Trapping remains a major source of controversy in Minnesota and the country at large. The number of trappers, like hunters, continues to decline in Minnesota and elsewhere. To date, there are approximately 5,000 registered trappers in Minnesota, none of whom, according to a former president of the Minnesota Trappers Association, work full-time as trappers. Trapping, for them, is a hobby like golf or bowling.

The primary tool of the trapper is the steeljaw leghold trap. Invented in 1823, this archaic device remains virtually unchanged to this day. Leghold trap manufacturers have attempted to make traps more acceptable by adding thin rubber "padding"" which, in actuality, does little to alleviate the severe pain caused by the trap snapping shut. In order for a trap to be pain-free, it would require so much padding that the animal would be able to easily free itself.  This likely the reason that wolf researchers have trouble catching live wolves; the padding used to avoid injury likely allows the wolf to escape.
Snares are also legal in Minnesota. Essentially wire loops that slowly strangle their victims, snares are used by trappers to catch beavers and other furbearers. The Conibear trap, also known as a body-gripping trap, was invented by Frank Conibear in 1958 as his version of a more humane trap. Comprised of two square steel loops that pivot in the middle, the Conibear trap uses one or two springs, depending on the size of the trap. When the trap is set, the squares sit at right angles to each other and an antenna-like trigger at the top is ready to allow the trap to collapse with great force onto its victim. The animal's body can be severly contorted by the trap, resulting in unimaginable agony until the trapper ends its suffering. Leghold and Conibear traps are available at farm supply stores and rural hardware stores in Minnesota.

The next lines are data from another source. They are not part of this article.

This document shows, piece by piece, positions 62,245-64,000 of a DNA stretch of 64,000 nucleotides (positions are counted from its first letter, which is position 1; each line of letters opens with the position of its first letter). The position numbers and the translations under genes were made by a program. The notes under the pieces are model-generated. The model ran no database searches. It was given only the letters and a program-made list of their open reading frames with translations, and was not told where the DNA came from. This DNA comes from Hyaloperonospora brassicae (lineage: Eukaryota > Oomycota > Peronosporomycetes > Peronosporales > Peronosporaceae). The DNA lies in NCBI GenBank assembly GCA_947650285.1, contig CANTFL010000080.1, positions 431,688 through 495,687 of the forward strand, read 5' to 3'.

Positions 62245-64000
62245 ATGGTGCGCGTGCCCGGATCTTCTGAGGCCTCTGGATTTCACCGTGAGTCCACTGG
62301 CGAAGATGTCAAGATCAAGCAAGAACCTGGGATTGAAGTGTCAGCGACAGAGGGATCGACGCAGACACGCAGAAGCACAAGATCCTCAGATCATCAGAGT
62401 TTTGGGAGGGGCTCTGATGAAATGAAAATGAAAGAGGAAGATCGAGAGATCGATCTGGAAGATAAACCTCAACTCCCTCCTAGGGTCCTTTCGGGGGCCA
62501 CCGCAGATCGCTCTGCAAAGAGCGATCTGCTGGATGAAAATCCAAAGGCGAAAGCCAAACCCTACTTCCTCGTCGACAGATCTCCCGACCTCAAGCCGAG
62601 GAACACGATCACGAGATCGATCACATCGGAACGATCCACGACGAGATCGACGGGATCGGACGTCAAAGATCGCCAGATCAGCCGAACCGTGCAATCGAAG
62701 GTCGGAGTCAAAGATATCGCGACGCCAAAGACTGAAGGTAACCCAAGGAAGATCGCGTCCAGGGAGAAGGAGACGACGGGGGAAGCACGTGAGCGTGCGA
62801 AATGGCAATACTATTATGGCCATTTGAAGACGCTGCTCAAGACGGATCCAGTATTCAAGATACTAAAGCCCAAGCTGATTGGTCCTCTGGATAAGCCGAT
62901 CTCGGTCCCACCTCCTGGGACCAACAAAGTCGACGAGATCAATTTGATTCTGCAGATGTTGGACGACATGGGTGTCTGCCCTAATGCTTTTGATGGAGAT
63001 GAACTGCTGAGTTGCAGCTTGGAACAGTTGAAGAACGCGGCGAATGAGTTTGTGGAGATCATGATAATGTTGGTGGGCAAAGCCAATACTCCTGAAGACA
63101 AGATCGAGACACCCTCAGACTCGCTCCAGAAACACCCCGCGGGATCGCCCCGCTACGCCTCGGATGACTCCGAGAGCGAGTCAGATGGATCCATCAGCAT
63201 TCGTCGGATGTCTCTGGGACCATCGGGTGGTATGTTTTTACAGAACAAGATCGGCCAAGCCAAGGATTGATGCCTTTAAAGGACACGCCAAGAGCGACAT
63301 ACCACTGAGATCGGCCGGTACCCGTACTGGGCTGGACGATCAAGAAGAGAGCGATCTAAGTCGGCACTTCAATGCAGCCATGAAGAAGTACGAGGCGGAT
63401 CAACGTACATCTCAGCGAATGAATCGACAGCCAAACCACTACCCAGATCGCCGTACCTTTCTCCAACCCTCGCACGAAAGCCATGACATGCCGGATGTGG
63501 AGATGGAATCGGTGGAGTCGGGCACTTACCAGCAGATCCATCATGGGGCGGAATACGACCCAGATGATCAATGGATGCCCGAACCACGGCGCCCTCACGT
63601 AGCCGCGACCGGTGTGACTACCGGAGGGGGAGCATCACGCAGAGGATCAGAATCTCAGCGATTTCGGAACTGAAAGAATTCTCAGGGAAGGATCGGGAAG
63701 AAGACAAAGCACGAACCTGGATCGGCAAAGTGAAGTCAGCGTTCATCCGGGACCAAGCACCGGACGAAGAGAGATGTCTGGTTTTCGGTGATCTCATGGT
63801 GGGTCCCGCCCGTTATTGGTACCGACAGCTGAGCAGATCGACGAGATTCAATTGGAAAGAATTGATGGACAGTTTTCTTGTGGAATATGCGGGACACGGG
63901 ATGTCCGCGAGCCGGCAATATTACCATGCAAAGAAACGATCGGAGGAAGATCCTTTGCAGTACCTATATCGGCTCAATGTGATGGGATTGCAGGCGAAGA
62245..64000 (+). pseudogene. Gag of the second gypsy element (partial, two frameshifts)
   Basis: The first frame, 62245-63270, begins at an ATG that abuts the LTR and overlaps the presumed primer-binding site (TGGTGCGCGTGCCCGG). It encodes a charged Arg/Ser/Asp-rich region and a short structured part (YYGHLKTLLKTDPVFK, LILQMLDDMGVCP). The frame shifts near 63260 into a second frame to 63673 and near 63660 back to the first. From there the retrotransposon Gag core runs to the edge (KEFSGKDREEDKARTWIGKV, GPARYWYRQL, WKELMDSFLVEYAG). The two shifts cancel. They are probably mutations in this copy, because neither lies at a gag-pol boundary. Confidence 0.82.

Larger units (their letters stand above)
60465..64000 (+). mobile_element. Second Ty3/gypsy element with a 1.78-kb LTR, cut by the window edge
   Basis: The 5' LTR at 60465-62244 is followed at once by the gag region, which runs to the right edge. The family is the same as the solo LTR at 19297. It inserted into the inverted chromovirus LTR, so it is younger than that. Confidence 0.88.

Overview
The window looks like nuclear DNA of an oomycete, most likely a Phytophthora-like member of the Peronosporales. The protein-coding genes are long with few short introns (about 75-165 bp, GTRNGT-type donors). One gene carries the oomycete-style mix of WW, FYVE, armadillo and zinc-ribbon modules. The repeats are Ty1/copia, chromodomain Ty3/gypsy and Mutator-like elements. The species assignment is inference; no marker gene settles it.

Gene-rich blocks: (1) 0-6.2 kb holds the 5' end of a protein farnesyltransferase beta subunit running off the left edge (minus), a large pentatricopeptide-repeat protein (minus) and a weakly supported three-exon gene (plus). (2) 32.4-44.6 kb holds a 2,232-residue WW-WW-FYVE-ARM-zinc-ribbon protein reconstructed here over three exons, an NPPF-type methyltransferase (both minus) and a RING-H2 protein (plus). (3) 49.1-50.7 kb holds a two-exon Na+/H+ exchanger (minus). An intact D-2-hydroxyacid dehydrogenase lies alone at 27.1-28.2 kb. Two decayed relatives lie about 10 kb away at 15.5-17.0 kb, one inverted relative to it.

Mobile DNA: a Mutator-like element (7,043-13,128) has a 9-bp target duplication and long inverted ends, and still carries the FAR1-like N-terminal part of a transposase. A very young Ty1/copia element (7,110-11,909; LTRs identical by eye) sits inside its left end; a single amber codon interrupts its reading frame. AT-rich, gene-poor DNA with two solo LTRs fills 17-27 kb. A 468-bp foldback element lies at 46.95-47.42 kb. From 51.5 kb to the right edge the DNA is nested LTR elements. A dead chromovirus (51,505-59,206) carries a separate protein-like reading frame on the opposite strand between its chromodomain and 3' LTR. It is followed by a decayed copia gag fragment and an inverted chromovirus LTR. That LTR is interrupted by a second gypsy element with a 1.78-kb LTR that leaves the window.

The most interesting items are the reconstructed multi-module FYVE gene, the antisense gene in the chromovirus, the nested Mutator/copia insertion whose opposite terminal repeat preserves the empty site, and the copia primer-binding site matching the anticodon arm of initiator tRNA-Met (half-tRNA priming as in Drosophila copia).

Trappers argue that trapping is necessary to control diseases like rabies. But trappers tend to avoid animals like bats and skunks, which are more likely to carry rabies. Instead, they focus on catching those animals whose fur pelts have a high economic value. In 1973 the National Academy of Sciences subcommittee on rabies concluded, "Persistent trapping or poisoning campaigns as a means to control rabies  should be abolished. There is no evidence that these costly and politically attractive programs reduce either wildlife reservoirs or rabies incidence." Researchers have determined that trapping actually increases the spread of rabies by removing older naturally immune animals and by opening up habitat. This encourages larger litters in a disease-stricken area.
Even endangered species are not completely safe from being trapped. In March 1997, a U.S. District judge found that the U.S. Fish and Wildlife Service (USFWS) had "consistently ignored the analysis of its expert biologists" in 1994 when the biologists listed the Canada lynx under the Endangered Species Act. The biologists determined that "human activity results in the greatest mortality of lynx, principally through trapping" and that "86 percent of lynx mortalities was caused by trapping." The Minnesota DNR publicly threatened to sue the USFWS if the lynx is listed, since this would essentially mean an end to bobcat trapping in Minnesota.